Additional interventions to curb cardiovascular disease (CVD) and diabetes would involve counselling and multi-drug therapy for people with a high risk of developing heart attacks and strokes and treatment of heart attacks with aspirin. Lastly, to address cancer, focus would be on Hepatitis B immunization to prevent liver cancer and screening and treatment of pre-cancerous lesions to prevent cervical cancer [18]. Similar to implementation of the NCD GAP, WHO member states´ progress on 'best-buys' implementation is uneven. That the 'best buys' were mainly adopted from high income countries serves to heighten uncertainty over a prioritization index for implementation in the diverse context of LMICs. Between 2000 and 2015, risk of premature death attributed to the four main NCDs declined by 25.4% in high income countries. Such mortality declined only by 7.8% in lower-middle income countries and increased by 6% in low income countries [19]. A 2018 systematic review of 'best-buys' implementation examined the WHO 'best buys' in greater detail [16]. Some 33 LMICs had implemented a national campaign to create public awareness on diet and physical activity [14]. LMICs were found to have no evidence for any of the alcohol 'best-buys' with countries such as Gambia, Ghana, Nigeria and Uganda being aggressively targeted markets. Tobacco use was found to be on the decline in all WHO regions save for Africa.


Further, there was no evidence of five of the six dietary interventions. By 2015, five LMICs had implemented salt reduction policies, but none was a low-income country [14]. There were no African countries found to have evaluated cardiovascular 'best-buys'. Modelling studies however, project that 17.9 million deaths could be averted with cardiovascular polypharmacy at a cost of USD 0.75 - 1.30 per capita. Similarly, for cervical cancer, a single smear at the test age of 40 years with lesion removal and cancer treatment would avert 462 Disability Adjusted Life Years (DALYs) per million people in SSA [20]. Generally, a lack of published evidence of 'best-buy' interventions in LMICs (most studies are in South East Asia) and that some interventions have not even been evaluated serves to dampen the rapid implementation of the WHO 'best-buys' in LMICs [16].


Package of essential NCD interventions (WHO PEN): in addition to the best-buys, WHO proposed a package of essential NCD interventions (PEN) for primary health care in low-resource settings [2,21]. The goal of the PEN was to close the gap between what is needed and what is currently available to reduce burden, health-care costs and human suffering due to major NCDs. The PEN outlined strategies to improve equity, efficiency, quality of care and health impact for major NCDs in primary care. Specific interventions were aligned to the WHO health system building blocks of leadership and governance, financing, medical products, health information system, health workforce, and service delivery. Finally, the PEN calls for engagement of communities and empowerment of people for self-care to improve NCD and other health outcomes.


Tailoring the response to address NCDs among PLHIV: to achieve gains and favorable NCD care outcomes, LMICs particularly in SSA, need to tailor approaches to their specific country contexts. A looming NCD-HIV syndemic, dwindling donor support for public health programs, and increased clamor for domestic financing are realities that SSA countries will continually need to address. Indeed, SSA is at a watershed point. In this review, we suggest three generic strategies that if contextually adopted would promote and sustain positive health outcomes for NCD care among People living with HIV/AIDS.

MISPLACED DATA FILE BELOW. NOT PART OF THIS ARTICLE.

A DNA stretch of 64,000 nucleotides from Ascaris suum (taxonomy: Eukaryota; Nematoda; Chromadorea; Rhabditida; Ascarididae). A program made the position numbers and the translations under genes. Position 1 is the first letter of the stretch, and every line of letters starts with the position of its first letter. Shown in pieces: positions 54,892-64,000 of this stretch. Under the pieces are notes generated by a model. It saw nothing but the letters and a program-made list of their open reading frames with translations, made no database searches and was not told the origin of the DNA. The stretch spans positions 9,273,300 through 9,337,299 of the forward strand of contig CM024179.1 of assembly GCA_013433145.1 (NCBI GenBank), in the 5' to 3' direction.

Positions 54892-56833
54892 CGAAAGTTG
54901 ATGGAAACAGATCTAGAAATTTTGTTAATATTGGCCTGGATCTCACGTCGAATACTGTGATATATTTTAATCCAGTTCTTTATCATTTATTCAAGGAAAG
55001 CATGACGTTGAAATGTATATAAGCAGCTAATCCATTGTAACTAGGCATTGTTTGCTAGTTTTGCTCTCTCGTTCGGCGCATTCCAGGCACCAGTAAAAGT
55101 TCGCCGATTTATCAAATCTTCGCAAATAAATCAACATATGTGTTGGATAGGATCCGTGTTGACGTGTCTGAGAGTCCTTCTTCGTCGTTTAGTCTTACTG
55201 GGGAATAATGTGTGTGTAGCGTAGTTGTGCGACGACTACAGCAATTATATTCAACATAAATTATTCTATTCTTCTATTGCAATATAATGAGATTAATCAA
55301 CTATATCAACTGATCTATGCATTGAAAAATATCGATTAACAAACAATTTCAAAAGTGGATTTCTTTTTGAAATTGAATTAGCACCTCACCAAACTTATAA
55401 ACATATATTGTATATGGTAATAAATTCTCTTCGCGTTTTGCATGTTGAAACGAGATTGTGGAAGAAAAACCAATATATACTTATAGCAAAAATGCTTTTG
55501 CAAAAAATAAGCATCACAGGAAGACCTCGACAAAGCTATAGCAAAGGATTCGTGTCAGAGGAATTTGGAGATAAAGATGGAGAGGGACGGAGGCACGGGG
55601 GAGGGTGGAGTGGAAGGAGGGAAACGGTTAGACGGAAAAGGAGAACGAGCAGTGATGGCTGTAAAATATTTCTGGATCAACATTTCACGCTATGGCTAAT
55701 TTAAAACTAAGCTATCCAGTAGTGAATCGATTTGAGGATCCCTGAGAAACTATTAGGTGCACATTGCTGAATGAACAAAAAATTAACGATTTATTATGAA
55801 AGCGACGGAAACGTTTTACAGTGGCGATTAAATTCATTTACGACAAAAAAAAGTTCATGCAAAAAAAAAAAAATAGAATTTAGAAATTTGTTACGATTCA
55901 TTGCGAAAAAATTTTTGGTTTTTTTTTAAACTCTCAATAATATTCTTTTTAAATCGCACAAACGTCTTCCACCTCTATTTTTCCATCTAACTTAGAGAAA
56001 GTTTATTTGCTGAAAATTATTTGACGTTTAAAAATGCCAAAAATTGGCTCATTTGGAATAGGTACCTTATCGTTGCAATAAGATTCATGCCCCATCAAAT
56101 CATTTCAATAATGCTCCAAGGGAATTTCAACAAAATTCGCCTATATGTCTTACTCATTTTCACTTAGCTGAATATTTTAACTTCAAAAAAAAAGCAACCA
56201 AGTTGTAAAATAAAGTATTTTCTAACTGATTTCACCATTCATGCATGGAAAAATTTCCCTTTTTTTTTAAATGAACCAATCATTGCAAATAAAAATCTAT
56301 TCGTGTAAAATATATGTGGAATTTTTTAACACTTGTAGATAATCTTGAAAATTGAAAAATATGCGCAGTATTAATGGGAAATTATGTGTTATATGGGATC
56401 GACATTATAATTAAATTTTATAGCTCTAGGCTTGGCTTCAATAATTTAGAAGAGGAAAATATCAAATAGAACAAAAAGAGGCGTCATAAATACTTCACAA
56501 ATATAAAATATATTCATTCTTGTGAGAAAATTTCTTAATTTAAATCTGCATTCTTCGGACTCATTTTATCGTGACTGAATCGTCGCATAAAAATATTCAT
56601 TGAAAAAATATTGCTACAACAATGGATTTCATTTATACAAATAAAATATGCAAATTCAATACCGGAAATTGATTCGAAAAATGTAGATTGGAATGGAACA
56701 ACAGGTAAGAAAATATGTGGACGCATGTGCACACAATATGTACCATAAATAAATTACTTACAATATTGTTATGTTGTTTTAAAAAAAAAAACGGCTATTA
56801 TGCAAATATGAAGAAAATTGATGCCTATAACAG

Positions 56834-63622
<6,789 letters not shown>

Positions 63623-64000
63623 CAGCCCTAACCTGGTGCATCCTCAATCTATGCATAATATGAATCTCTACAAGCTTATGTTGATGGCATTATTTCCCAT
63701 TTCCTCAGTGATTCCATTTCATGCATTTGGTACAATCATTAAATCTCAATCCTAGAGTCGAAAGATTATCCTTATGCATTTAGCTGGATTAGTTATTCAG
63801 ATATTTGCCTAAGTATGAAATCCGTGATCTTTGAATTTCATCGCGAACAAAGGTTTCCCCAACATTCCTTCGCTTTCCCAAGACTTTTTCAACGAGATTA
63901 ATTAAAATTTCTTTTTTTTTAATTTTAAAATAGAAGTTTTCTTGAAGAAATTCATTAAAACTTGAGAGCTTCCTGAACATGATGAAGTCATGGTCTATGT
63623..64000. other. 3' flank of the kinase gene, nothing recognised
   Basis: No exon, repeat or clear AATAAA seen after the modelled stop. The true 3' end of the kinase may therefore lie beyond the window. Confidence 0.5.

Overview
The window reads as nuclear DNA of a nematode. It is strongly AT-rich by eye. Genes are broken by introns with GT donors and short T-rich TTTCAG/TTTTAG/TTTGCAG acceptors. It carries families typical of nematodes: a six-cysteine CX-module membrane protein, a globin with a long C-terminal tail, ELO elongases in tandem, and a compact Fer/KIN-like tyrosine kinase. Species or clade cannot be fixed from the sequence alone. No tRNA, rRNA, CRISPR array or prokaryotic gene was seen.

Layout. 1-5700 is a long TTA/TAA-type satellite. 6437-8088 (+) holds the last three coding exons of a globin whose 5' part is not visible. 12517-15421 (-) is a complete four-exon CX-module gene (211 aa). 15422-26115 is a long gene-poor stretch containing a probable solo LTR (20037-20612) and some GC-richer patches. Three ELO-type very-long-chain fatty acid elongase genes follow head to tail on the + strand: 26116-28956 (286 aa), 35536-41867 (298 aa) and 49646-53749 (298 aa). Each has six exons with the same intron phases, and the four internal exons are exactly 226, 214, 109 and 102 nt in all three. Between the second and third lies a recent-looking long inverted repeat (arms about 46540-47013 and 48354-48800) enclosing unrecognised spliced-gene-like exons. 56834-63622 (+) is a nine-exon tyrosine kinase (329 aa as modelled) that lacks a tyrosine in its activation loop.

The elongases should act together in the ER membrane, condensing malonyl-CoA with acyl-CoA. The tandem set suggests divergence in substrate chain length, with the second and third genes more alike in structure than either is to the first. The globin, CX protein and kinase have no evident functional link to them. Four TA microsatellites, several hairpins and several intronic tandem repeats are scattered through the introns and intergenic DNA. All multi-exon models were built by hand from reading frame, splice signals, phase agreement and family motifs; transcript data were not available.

Universal Health Coverage (UHC): several studies continue to place PLHIV at increased risk for NCD-related morbidity and mortality [22]. Sudden cardiac death is more common in people with HIV [23]. Chronic obstructive pulmonary disease (COPD) doubled the risk of a heart attack among PLHIV. The tension posed by free HIV care services and paid NCD care accentuates poor NCD-HIV care outcomes and disparity. By providing free access to all healthcare, universal health coverage (UHC) promises to turn the tide on NCD-HIV related morbidity and mortality [24]. UHC is encapsulated within SDG 3 target 8 that calls for its achievement by the year 2030. Through UHC are the aspirations of achieving financial risk protection and access to quality healthcare medicines and vaccines [9]. WHO has included UHC as part of its three-prong work program for 2019 - 2023 specifically targeting UHC for an additional one billion people. For LMICs in SSA, achieving UHC is highly desirable. Acceleration by member states to adopting a UHC political declaration is critical. Through UHC, domestic funding for healthcare is likely to increase. Further, UHC promises to catalyze policy environments in many countries to be supportive of health. A health in all policies strategy will advance provision of equitable healthcare and assure access to efficacious and quality care for NCDs. Implementation of the WHO package of essential noncommunicable disease interventions (WHO PEN) within the context of UHC promises substantial reduction of mortality from NCDs. Whilst the attainment of UHC is desirable, maintaining quality is paramount. Healthcare delivery systems in SSA are generally poorly resourced and consequently fragile. Human resources for health are outstretched and below the capita recommendations [25]. Monitoring strategies and support for transition to UHC along a glide path such as through pilot studies and models are necessary to assure high quality service provision.